Tomaszewski is – you might say – a pedigree glazier. He feels the glass perfectly and has an incredible mastery of it. The sense and feel of the material, on the one hand, and the skill and ingenuity, on the other, have allowed the artist to create a style
of his own modelling and ornamentation. /…/
This kind of virtuosity determines the distinctiveness of Tomaszewski’s glass artefacts, which stand out in terms of class from the work
of other artists. His glass objects can easily compete with Swedish or Czech products. We are convinced by the reproductions of foreign glass that we can see in foreign magazines. It even seems that the wealth of ideas and vitality of our artist exceeds the work of many foreign artists. The value of Tomaszewski’s glass items for our production is all the greater because his glass represents the undoubted achievements of Poland in this field, different from foreign achievements, and represent our serious contribution in the field of artistic glass.
Stanisław Gebethner (1897–1984) – Custodian of the Decorative Arts Department of the National Museum in Warsaw, Art Review,
No. 5–6, 1954
Lived between 1906 and 1993. He studied at the Municipal School of Decorative Arts and Painting in Warsaw, 1926–1930, and then continued his studies at the Academy of Fine Arts in Warsaw under the direction of Prof. Tadeusz Breyer (sculpture) and Prof. Tadeusz Pruszkowski (painting), with whom he obtained a diploma, 1939.
Between 1946 and 1950 he worked in the “Józefina” Glassworks (currently: the “Julia” Glassware) in Szklarska Poręba. In 1950–1952 he ran the Glass Design Studio at the State Higher School of Fine Arts (currently: the E. Geppert Academy of Art and Design) in Wrocław.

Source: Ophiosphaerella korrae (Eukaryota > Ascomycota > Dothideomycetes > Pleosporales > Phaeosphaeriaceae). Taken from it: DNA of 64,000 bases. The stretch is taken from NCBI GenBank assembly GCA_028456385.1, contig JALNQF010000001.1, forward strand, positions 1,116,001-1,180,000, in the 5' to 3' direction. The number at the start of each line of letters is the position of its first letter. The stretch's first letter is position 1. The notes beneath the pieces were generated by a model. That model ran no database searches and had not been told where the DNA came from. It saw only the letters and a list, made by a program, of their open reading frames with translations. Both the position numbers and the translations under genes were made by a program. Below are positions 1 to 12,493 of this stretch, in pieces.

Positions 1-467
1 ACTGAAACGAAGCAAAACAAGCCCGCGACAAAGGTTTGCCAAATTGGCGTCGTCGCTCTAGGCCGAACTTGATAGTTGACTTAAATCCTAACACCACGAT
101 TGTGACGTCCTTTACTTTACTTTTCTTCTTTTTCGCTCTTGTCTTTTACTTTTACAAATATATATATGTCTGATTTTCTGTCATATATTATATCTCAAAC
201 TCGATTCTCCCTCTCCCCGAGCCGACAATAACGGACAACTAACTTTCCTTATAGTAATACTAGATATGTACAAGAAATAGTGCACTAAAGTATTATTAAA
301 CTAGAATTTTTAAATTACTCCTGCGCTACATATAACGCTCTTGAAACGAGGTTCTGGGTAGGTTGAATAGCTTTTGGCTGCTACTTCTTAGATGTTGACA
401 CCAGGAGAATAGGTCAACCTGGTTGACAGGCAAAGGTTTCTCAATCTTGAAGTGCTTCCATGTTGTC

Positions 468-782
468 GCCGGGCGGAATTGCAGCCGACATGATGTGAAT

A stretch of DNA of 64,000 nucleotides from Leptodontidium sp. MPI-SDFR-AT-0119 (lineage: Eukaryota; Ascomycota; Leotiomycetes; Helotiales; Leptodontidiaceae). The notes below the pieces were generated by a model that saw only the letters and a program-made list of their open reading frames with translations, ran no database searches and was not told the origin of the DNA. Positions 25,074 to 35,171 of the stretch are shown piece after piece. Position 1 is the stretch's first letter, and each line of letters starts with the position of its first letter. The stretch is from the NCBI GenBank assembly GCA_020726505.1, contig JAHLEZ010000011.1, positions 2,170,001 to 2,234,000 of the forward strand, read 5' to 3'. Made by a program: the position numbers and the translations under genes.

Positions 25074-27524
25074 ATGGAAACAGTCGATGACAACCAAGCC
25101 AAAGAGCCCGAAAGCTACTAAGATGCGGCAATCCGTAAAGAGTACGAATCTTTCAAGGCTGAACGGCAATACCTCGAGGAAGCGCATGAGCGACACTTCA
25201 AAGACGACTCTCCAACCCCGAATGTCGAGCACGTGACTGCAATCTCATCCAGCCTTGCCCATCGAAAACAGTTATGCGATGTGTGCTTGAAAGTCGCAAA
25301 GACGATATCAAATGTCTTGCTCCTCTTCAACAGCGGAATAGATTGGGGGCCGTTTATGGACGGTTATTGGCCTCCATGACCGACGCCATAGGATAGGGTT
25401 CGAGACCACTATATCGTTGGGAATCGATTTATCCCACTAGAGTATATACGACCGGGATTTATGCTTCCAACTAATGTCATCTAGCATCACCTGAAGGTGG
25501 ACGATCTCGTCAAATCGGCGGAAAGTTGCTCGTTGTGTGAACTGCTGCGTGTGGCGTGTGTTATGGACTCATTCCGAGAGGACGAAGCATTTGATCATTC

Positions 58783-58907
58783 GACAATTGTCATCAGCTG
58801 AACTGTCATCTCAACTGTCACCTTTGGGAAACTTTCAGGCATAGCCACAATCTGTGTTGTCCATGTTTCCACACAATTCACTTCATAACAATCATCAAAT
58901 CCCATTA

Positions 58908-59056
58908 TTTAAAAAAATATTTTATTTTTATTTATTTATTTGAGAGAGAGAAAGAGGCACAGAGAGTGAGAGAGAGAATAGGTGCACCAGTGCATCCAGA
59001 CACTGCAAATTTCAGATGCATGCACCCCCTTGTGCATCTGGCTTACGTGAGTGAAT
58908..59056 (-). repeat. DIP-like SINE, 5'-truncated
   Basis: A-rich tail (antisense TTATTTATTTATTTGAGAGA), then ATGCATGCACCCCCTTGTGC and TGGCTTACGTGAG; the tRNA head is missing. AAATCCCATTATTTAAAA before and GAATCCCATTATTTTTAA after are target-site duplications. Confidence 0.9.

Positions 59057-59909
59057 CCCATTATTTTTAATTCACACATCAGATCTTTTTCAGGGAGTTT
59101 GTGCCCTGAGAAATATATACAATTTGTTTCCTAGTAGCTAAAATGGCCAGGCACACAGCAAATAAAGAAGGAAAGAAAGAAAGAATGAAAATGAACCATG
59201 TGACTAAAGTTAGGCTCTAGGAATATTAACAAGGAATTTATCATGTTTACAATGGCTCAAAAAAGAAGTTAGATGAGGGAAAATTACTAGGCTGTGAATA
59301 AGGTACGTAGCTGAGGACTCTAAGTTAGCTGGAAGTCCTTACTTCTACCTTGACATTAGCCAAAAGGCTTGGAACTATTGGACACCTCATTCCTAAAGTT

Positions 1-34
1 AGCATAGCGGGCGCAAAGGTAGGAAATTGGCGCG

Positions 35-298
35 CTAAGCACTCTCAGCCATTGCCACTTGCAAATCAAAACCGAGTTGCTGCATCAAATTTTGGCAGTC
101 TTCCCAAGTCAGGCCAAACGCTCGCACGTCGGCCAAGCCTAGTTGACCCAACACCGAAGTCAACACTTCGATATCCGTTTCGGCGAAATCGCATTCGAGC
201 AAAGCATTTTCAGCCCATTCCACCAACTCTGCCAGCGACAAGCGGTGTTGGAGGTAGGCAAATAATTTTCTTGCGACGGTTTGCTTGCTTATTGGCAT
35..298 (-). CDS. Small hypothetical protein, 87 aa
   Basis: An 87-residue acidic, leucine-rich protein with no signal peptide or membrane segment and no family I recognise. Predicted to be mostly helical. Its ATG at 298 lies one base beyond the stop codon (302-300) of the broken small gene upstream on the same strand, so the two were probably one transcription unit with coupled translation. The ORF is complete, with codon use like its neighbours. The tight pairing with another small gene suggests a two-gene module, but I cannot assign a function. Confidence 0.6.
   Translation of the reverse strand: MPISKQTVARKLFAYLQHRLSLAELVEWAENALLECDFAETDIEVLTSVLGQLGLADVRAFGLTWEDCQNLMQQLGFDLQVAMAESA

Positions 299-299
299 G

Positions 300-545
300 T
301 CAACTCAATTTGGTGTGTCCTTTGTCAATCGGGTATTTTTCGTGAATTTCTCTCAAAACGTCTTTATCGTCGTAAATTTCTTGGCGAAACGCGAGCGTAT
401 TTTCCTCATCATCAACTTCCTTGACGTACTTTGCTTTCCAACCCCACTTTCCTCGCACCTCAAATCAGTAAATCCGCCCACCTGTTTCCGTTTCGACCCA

In later years, he designed glass for glassworks located near Warsaw, in Targówek, Wolomin, and Falenica. He participated in many individual exhibitions in Poland, Czechoslowakia, GDR, United Kingdom, and the USSR.
His works are to be found in many public and private collections in Poland and abroad.
He was also involved in painting, drawing and medal-making, but throughout his life he felt connected with sculpture. He was an outstanding representative of Polish artistic glass, an initiator of new trends in industrial glass design in Poland after World War II, and a laureate of prestigious awards for his artistic achievements.
Initiator of new trends in industrial glass design in post-war Poland.
Mainly he created objects from hot-moulded glass, using a tibia and tools he constructed himself. His glass sculptural compositions were inspired by organic forms, fauna and flora. His works also refered to music. He travelled a lot.